Saturday, 8 June 2013
THE LONELY WRITER IN HER GARRET......OR NOT?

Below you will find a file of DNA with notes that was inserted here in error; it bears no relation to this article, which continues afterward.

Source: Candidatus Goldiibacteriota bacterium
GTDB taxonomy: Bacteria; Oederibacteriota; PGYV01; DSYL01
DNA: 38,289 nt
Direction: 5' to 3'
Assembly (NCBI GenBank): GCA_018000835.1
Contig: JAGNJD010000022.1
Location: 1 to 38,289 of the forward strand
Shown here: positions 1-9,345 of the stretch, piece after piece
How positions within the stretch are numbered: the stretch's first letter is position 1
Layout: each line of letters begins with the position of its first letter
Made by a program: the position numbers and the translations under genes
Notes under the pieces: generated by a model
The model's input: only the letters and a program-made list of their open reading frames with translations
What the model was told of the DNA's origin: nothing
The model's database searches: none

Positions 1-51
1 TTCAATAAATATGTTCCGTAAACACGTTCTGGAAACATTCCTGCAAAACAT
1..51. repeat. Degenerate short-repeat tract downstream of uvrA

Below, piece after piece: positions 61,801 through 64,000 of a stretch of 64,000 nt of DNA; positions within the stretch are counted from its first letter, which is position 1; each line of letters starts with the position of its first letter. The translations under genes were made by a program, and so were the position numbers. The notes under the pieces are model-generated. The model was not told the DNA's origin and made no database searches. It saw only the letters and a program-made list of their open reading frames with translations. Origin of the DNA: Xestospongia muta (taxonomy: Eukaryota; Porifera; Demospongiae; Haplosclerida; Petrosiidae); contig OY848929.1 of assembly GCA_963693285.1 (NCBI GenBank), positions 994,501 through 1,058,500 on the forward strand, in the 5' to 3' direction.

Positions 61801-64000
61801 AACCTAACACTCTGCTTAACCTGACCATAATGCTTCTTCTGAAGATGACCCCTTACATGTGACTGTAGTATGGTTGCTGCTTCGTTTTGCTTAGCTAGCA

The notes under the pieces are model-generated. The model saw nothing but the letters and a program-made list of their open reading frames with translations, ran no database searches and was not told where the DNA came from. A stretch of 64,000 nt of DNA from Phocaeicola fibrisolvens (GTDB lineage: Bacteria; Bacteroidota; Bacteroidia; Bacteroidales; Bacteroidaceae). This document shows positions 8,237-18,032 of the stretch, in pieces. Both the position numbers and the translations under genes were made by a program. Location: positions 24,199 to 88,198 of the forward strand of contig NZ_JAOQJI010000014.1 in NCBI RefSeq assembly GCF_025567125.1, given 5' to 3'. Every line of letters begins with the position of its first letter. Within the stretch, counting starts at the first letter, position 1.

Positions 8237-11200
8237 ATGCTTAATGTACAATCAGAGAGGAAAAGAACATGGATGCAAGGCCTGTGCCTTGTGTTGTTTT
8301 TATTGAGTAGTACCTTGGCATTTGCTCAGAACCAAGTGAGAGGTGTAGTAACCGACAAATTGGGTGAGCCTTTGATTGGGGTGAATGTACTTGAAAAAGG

Writing is, for the most part and for most writers, a solitary life. There are, of course, those who share offices with partners/friends but I'd bet my last ink cartridge that they are alone in their heads all the same. If we exchange ideas with someone else then it is not our sole work, in my humble opinion...:) But we do have to put in the lonesome hours. I often forget to eat when I'm deeply into something. Mugs of coffee go cold. It's only when I start to feel very uncomfortable that I realise I need the loo. All self-inflicted lonesomeness. I'm sure there are many of us who stop work-in-progress for a few minutes (hours??) to look at Facebook or Twitter or trawl the internet for interesting snippets of this or that. But it's not the same as seeing someone, is it? We don't hear things like, 'Oh, I do like that colour on you' or 'Mmmm, you smell nice, what's the perfume?' So, as good as Facebook and Twitter and the like are for social networking we do, I think, need the physical. I go for a walk most days - for at least half an hour, up hill and down dale, and at a fair lick. Often, a sticky plot patch will unstick while I'm catching my breath after a steep climb. Or I'll meet someone I know and pass the time of day. And get those above-mentioned compliments which are so good for the soul, are they not? Writing has, quite literally, opened up my world. I have been on two writers' workshop holidays. One in Italy and the other in Corfu. In Italy. June Tate, Angela Arney, and Kathryn Haig were the tutors and I learned such a lot from the experience - not least that I love insalata tricolore! On that course I met a young American girl (same age as my daughter)called April who has remained a dear friend, even though she has now moved to Australia with her husband. And here she is in her local newsagent in Perth, excited to find one of my stories in Woman's Weekly. I have used the little hilltop, walled, town we stayed in - Sarteano - in more than a few short stories, so well worth the journey. In Corfu I met someone whose face fellow novelpointsofview members will recognise. June Tate and Angela Arney were again the tutors, and Katie Fforde joined them this time, following Kathryn's untimely death. There was a young local girl on this course - she'd been a ballerina (and yes, she was called Angelina!)in Russia until injury forced her retirement - whose English was excellent. I'm sure I'll never forget the beautifully scenic if terrifyingly hairy ride when she took three of us to the north of the island for dinner with her family. Being a member of the Romantic Novelists' Association drags me away from my swivel chair and my desk piled high with notes and pots of paperclips and pens. I've attended two conferences but the old cloth ears problem means I don't benefit from it as much as I could. I've become good friends with many I've met at the conferences and also the RNA events held in London. And here I am with Margaret James and Jane Bidder (aka Sophie King and Janey Fraser) when we did a presentation at Exeter Library. So, we do have to keep a balance, I think. But it's not all jollies.....the sun is shining, I have work to do, so I'm going to have to close the curtains and revert to that lonely writer in her garret.....for a little while:)